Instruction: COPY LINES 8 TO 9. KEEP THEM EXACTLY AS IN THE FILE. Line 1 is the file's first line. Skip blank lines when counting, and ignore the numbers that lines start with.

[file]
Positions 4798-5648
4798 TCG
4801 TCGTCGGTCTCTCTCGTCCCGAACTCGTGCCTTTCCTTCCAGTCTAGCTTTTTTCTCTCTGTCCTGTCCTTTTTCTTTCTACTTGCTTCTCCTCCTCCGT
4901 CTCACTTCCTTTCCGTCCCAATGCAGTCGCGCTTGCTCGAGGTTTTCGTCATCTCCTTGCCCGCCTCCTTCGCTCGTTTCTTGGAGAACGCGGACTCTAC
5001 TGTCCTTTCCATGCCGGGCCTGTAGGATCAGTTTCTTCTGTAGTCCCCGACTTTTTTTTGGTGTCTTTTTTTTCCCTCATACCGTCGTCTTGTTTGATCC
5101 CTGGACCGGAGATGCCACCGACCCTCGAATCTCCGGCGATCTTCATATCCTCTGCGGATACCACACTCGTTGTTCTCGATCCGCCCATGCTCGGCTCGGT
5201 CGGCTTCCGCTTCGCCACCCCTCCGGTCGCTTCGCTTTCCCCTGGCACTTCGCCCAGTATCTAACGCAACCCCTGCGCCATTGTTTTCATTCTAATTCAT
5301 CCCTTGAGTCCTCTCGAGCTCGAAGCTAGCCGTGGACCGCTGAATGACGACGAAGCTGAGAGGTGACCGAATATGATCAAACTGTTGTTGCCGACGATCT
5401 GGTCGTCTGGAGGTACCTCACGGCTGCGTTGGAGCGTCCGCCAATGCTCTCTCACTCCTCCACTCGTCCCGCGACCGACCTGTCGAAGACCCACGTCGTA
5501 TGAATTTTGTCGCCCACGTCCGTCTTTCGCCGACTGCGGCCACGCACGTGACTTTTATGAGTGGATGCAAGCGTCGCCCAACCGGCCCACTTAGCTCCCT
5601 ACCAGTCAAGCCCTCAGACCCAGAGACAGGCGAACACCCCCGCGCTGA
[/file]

5301 CCCTTGAGTCCTCTCGAGCTCGAAGCTAGCCGTGGACCGCTGAATGACGACGAAGCTGAGAGGTGACCGAATATGATCAAACTGTTGTTGCCGACGATCT
5401 GGTCGTCTGGAGGTACCTCACGGCTGCGTTGGAGCGTCCGCCAATGCTCTCTCACTCCTCCACTCGTCCCGCGACCGACCTGTCGAAGACCCACGTCGTA